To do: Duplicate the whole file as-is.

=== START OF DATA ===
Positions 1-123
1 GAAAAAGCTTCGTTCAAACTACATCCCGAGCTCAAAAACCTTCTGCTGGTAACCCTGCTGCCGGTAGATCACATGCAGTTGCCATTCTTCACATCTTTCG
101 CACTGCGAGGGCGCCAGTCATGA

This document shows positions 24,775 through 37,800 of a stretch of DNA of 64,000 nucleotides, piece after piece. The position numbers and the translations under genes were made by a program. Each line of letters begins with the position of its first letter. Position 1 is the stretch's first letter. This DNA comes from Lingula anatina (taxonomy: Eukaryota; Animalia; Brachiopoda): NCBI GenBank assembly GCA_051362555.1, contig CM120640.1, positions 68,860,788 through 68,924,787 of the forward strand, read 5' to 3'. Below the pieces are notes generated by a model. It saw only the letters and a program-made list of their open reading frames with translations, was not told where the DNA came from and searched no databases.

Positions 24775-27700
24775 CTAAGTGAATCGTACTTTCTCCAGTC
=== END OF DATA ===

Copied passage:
Positions 1-123
1 GAAAAAGCTTCGTTCAAACTACATCCCGAGCTCAAAAACCTTCTGCTGGTAACCCTGCTGCCGGTAGATCACATGCAGTTGCCATTCTTCACATCTTTCG
101 CACTGCGAGGGCGCCAGTCATGA

This document shows positions 24,775 through 37,800 of a stretch of DNA of 64,000 nucleotides, piece after piece. The position numbers and the translations under genes were made by a program. Each line of letters begins with the position of its first letter. Position 1 is the stretch's first letter. This DNA comes from Lingula anatina (taxonomy: Eukaryota; Animalia; Brachiopoda): NCBI GenBank assembly GCA_051362555.1, contig CM120640.1, positions 68,860,788 through 68,924,787 of the forward strand, read 5' to 3'. Below the pieces are notes generated by a model. It saw only the letters and a program-made list of their open reading frames with translations, was not told where the DNA came from and searched no databases.

Positions 24775-27700
24775 CTAAGTGAATCGTACTTTCTCCAGTC